INTERPOL, the international policing organization, is building a law enforcement tech geek heaven in Singapore. The INTERPOL Global Complex for Innovation will function as a R&D lab, training facility, and forensics lab for all things cybercrime. Slated to open in 2014, the Global Complex for Innovation (IGCI) will be part of the larger INTERPOL Singapore Center. Staff at the IGCI are expected to work on everything from combating child porn to creating low-cost cybercrime research databases for poorer nations.
Michael Moran, INTERPOL's Acting Assistant Director for Cyber Security and Crime, told Fast Company on Wednesday that the main focus for IGCI would be digital security and innovation research for police officers worldwide investigating cybercrime. Moran appeared on a panel the day before at the Kaspersky Lab Cyber Conference in Cancun, where he claimed that most cybercrime-investigating cops worldwide had inadequate budgets, overwhelming workloads, and talent problems. As Moran put it, "recruiting long-haired geeks is not easy for law enforcement."
Beyond cybercrime, police officers and researchers at IGCI will also be developing experimental strategies to combat environmental crime, counterfeiting, corruption in football/soccer, and Asian criminal syndicates. The complex will include laboratories, conference space, and a museum-like space for tours geared toward the public. INTERPOL being INTERPOL, the whole organizational process behind the center is highly bureaucratic and intricate [PDF].
INTERPOL has not yet formally announced what products and tools will be developed at the IGCI. However, Moran mentioned to Fast Company that a heavy emphasis would be placed on developing and enhancing open-source forensics tools for local law enforcement. These open-source tools would aid police departments in poor and developing nations—who normally don't have funds for expensive software licenses—in solving more crime in less time. Moran noted that for law enforcement, recent technical innovations have transformed the nature of crimefighting. While his examples—computer-aided crimefighting, tear gas, and tasers—might give civil libertarians pause, they also signify how law enforcement depends on gadgetry just as much as any other industry.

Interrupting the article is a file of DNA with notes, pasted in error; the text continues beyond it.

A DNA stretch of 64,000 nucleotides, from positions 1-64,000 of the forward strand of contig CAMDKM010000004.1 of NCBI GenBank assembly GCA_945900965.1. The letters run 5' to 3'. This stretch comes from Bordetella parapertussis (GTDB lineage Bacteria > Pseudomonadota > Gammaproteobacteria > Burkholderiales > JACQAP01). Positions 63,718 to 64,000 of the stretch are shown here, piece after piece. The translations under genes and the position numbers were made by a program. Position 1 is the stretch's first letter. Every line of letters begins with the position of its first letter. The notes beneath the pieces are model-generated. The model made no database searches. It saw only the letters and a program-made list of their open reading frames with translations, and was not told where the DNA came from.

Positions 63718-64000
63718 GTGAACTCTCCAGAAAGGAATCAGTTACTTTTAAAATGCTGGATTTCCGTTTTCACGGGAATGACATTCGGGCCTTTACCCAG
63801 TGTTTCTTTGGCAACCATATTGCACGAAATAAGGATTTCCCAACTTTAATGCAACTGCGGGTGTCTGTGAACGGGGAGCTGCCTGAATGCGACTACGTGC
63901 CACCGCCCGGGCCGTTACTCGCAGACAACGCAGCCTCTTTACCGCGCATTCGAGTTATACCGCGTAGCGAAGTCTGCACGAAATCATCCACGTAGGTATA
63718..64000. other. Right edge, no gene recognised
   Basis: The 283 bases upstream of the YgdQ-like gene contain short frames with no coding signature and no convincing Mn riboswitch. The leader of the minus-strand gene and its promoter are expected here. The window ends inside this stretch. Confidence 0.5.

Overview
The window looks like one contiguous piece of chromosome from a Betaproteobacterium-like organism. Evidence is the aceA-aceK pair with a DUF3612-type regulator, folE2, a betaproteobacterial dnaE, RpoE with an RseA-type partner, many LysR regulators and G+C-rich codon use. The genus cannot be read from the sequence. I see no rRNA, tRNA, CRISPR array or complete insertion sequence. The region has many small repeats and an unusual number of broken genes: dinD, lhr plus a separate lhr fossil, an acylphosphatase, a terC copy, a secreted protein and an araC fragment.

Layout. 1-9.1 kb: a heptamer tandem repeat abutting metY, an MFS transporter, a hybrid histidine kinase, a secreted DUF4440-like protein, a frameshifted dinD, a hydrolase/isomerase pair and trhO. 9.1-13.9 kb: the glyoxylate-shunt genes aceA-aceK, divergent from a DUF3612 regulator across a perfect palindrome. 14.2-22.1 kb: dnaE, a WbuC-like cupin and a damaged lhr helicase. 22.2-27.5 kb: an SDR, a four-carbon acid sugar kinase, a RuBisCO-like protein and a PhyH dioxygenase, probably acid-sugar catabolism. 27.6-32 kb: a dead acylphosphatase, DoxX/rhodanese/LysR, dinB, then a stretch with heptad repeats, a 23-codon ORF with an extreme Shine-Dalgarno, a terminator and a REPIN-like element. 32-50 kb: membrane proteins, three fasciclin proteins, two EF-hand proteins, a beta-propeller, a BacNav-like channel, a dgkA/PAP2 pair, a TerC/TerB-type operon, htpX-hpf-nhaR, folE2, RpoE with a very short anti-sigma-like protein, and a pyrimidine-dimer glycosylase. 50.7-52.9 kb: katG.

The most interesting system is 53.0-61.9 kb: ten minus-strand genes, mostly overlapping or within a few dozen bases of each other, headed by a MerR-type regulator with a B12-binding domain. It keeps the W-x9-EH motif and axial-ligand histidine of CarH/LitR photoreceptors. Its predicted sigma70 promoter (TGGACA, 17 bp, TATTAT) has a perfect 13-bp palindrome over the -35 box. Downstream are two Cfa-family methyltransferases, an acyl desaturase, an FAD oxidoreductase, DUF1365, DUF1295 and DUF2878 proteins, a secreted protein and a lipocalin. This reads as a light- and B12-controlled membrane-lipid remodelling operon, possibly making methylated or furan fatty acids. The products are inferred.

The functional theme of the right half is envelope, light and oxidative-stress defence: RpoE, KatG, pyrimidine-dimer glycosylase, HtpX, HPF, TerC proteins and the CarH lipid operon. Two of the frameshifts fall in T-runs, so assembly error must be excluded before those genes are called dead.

The decision to place the IGCI in Singapore is part internal politics, part deliberate strategy. INTERPOL's current president, Khoo Boon Hui, is Singaporean and helped land Singapore the IGCI. However, locating the lab in Asia was deliberate; police officers and researchers at IGCI will work in shifts with their cybersecurity counterparts at INTERPOL HQ in Lyon, France and at another facility in Buenos Aires—guaranteeing daytime coverage of most of the globe.
Apart from developing tools to fight pirates and malware developers, the Singapore facility will also feature a high-tech forensics workshop for disaster victim identification. Following natural or man-made disasters, INTERPOL researchers will use the lab to provide on-call assistance for local police and first responders.
Returning back to cybercrime, Moran claims that obtaining accurate statistics is INTERPOL's greatest difficulty in the field. Rather than getting most of their information on cybercrime from local police departments—which, by their definition, includes everything from viruses to credit card theft to destructive hactivism—INTERPOL receives most of their information from cybersecurity firms. These private companies, of course, can sometimes resort to hyperbole when describing the latest online threats. Meanwhile, law enforcement worldwide is often confused when dealing with the online world... as the recent Homeland Security hubbub over "Tweeter" proved.
As Internet giants such as Google, Facebook, and Twitter mature, they are increasingly assuming the roles of non-state entities. In the wake of the Arab Spring, the American SOPA protests, and other events, tech megafirms now have their own foreign policies for all intents and purposes. According to Moran, Google and Facebook have become much more open to collaborating with law enforcement over the past few years. This has been a sea change for police investigating online crime—in the past, even with a subpoena, companies were much less likely to disclose information involving users' identities.
For INTERPOL, who are prohibited from investigating "political" crime—placing a large amount of hacktivism outside of their bailiwick—the big question over the next few years will be playing catchup with criminals using the latest tricks from torrent sites, message boards, and even academic computer science journals for financial gain. Building a large-scale cybercrime research center isn't just smart policing; it's a necessity for police who want to catch the crooks.